Latest California Parent-Trigger Effort Marks 10th Time Law Has Been Invoked
By Karla Scoon Reid. Cross-posted from the K-12 Parents and the Public blog.
With negotiations between school and district officials at a standstill, parents at Los Angeles' 20th Street Elementary school are moving forward on a parent-trigger campaign in their push for changes to boost student achievement.
The 20th Street parents union gave Los Angeles Unified Superintendent Ramon C. Cortines a written ultimatum of sorts. In an April 2 letter, the 20th Street parents wrote that they will submit parent-trigger petitions to the district if they don't receive "an acceptable pilot school proposal or similarly strong turnaround plan" from district officials by May 1.
If they move forward with the petitons and LAUSD's school board validates them, then 20th Street parents would be able to choose a variety of options to transform the school—including charter operators. A spokesman for LAUSD said the district had no comment at this time.
"We have many teachers at the school that we would like to keep, and we are biased in favor of an agreement with the district, but at the end of the day we must do whatever it takes to get a better school for our kids," 20th Street parents wrote in their letter.
This makes 20th Street the 10th school to use California's so-called parent-trigger law in some way. The Parent Empowerment Act, which was adopted in 2010, allows parents to force a school district to adopt comprehensive education changes in an effort to improve their low-performing schools.
Only one school, Desert Trails Elementary School in Adelanto, has used the state's parent-trigger law to transform a school into a charter. Meanwhile, the Anaheim City School Board rejected the state's most recent parent-trigger petition, which was submitted by Palm Lane Elementary School parents in January. Palm Lane parents are currently working with lawyers in an effort to resolve the petition's issues with district officials.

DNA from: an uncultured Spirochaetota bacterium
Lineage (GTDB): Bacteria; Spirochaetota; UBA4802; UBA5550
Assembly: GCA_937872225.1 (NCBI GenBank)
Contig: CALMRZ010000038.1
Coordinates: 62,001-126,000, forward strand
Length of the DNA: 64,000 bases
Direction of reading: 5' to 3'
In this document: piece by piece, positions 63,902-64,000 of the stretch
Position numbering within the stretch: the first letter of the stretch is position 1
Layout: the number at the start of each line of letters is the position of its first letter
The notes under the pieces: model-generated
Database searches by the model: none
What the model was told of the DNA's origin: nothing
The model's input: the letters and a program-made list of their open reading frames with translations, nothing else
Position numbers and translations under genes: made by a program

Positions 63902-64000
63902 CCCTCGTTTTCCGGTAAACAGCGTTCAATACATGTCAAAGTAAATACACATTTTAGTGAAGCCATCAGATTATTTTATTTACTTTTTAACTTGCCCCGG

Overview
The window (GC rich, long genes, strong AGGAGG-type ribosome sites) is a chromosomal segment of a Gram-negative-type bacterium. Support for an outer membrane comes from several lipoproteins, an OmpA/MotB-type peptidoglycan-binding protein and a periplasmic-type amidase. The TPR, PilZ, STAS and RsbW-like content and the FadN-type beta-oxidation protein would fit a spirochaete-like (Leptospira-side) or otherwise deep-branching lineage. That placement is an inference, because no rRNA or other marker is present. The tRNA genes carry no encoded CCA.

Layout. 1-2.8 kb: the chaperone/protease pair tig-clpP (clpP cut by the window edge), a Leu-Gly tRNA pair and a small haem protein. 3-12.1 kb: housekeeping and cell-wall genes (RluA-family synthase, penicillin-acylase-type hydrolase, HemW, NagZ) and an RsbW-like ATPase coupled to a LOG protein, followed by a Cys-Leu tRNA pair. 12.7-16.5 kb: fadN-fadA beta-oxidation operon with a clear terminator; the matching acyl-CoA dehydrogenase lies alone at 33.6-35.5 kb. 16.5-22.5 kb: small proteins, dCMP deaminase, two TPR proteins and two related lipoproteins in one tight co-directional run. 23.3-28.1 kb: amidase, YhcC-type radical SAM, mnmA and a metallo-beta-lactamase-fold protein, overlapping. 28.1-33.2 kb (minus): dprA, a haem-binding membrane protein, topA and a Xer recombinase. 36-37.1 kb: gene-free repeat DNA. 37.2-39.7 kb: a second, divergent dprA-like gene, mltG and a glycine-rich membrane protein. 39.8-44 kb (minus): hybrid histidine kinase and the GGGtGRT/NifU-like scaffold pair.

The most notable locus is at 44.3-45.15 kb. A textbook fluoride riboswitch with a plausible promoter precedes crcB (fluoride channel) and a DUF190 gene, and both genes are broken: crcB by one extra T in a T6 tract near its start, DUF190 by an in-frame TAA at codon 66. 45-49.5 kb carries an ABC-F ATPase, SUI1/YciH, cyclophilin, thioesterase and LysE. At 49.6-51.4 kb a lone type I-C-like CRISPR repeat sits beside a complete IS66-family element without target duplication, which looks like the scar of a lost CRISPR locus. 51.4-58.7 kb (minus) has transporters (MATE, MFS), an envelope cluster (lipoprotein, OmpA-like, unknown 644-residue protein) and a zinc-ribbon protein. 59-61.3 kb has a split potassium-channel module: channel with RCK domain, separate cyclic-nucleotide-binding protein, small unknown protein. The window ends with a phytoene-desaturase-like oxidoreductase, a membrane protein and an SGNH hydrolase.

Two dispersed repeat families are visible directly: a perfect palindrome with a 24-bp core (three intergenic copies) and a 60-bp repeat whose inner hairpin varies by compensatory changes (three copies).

Parent Revolution, the Los Angeles-based parent-trigger advocacy group that helped parents launch the state's first parent petition drives, is advising the 20th Street parents union. Gabe Rose, Parent Revolution's chief strategy officer, said parents at the school have been organizing for more than a year to improve teaching and learning. (Almost 60 percent of the roughly 600 students attending the K-5 school are not reading at grade level.) But Rose said the parents have grown impatient because the district has done little to respond to their concerns.
"We are still hopeful we can work out a deal with the district that gives our kids the high-quality school they need," the parents wrote in their letter to the superintendent, "but we can no longer afford to wait and see."
According to the letter, 20th Street parents are advocating to transform the school into a district-managed pilot school, which would give educators more control in a variety of areas including budget, staffing and curriculum. According to LAUSD's website, the district's pilot schools are expected to be "models of educational innovation and serve as research and development sites for effective urban public schools."
Currently, after completing 5th grade, many of 20th Street's students will enroll in the Julian Nava Learning Academy (a middle school) and some will eventually attend the newly created Nava College Preparatory Academy (a high school)—both pilot schools.
Rose said 20th Street parents with older children attending the Nava schools have been pleased with the academic progress of their students. According to a Los Angeles Times story, parents at Nava Learning Academy spearheaded the effort to open a pilot high school for students and recruited Nava's principal to join their cause. The high school opened with 280 9th-grade students in the fall of 2014.
Still, converting 20th Street into a pilot school could be more challenging than mounting a successful parent-trigger campaign. Rose told me that 67 percent of a school's teachers would have to agree to adopt a pilot model. Conversely, the parent-trigger law requires the support of 50 percent of a school's parents, plus one, to initiate changes.